What’s the difference between a Psychiatrist and a Psychologist?

May 20th, 2019

What’s the difference between a Psychiatrist and a Psychologist?

By Elina Broholm

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What’s the difference between a Psychiatrist and a Psychologist?

You may have come across the terms ‘psychiatrist’ and ‘psychologist’ - if you have, chances are that you have also used these two terms interchangeably. Not only do they sound very similar, but the role of a psychiatrist and a psychologist can often overlaps in terms of job description. However, there are some fundamental differences between the two, which are outlined below.

Psychiatrist

A psychiatrist is a trained medical doctor. They will have completed medical school and are trained in general medicine. Once they have gained their Doctor of Medicine title (MD) they undergo four years of residency training in psychiatry. This training involves, amongst other things, working with patients across the life span, from children to older adults, in a number of different mental health settings. They also undergo rigorous examination.

Psychiatrists are able to prescribe medication, due to their medical training. They are also able to diagnose and prescribe psychotropic medication and treatment for mental illness. They collaborate and work closely with their patients and other allied health professionals, such as nurses, psychologists, and support workers, to develop the best treatment and care. There training ensures they gain significant experience working with all age groups and a range of mental health disorders of varying complexity.

Psychologist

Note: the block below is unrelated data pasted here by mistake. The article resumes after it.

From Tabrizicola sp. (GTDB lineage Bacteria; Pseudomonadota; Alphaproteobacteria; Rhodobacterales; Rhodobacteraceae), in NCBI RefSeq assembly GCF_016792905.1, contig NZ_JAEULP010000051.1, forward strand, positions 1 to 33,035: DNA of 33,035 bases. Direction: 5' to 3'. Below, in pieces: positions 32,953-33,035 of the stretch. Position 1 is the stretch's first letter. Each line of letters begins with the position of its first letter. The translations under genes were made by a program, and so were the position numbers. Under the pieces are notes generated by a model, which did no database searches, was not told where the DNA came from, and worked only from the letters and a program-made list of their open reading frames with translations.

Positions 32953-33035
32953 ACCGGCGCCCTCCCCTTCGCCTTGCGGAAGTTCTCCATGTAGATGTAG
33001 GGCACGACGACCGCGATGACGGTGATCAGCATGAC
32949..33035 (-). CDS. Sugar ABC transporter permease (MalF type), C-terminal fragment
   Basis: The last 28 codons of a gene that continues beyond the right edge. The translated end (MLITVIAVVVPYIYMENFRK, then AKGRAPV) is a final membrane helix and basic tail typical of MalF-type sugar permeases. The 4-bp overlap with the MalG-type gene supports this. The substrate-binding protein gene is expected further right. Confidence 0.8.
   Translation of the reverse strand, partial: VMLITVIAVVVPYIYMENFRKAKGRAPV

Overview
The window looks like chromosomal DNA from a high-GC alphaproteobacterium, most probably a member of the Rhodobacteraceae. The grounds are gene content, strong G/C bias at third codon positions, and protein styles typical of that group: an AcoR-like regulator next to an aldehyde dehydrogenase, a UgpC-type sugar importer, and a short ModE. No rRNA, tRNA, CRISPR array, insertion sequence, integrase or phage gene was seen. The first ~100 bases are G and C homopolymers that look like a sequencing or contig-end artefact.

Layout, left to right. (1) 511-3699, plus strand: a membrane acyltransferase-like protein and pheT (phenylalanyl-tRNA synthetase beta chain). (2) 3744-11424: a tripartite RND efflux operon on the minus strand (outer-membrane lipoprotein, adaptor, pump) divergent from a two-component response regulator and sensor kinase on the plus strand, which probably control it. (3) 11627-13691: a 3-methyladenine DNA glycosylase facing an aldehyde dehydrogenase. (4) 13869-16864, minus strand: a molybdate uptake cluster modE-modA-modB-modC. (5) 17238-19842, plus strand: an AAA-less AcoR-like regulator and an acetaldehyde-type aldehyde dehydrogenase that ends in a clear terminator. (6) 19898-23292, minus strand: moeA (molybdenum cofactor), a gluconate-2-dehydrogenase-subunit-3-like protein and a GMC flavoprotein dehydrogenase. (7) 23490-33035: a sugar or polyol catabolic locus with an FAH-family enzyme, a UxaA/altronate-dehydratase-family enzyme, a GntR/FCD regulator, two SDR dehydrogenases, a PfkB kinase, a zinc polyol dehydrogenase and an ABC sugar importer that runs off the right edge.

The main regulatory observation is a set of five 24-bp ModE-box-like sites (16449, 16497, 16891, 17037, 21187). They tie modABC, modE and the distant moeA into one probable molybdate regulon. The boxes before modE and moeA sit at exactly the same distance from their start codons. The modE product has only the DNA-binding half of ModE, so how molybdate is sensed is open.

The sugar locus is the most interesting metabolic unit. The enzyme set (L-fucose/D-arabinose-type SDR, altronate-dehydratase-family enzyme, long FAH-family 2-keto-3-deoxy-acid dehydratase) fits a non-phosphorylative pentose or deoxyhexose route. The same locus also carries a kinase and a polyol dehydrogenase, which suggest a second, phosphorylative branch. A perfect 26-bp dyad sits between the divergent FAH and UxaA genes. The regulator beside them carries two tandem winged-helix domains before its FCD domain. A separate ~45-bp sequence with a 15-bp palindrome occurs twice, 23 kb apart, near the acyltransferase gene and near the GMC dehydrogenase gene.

A clinical or counselling psychologist will usually hold a bachelor’s degree in Psychology or equivalent, as well as a Doctorate in Clinical or Counselling Psychology. This training is normally completed over three years and involves working with patients across the life span, from children to older adults, in a number of different mental health settings. Training also involves an academic component and university attendance to supplement clinical experience. There is a focus on research and psychologists are often described as ‘scientific practitioners’ due to the format of their training. A psychologist cannot prescribe medication but will assess and identify the most suitable psychological treatment for a client in distress. They provide psychological interventions often in the form of talking therapies in collaboration with patients and members of the MDT. A psychologist can work with individuals, families, groups and couples and can work with all age groups. They can also hold additional responsibilities, such as evaluating the efficacy of services, acting as psychological consultants to other professions, providing teaching and training, and carrying out research.

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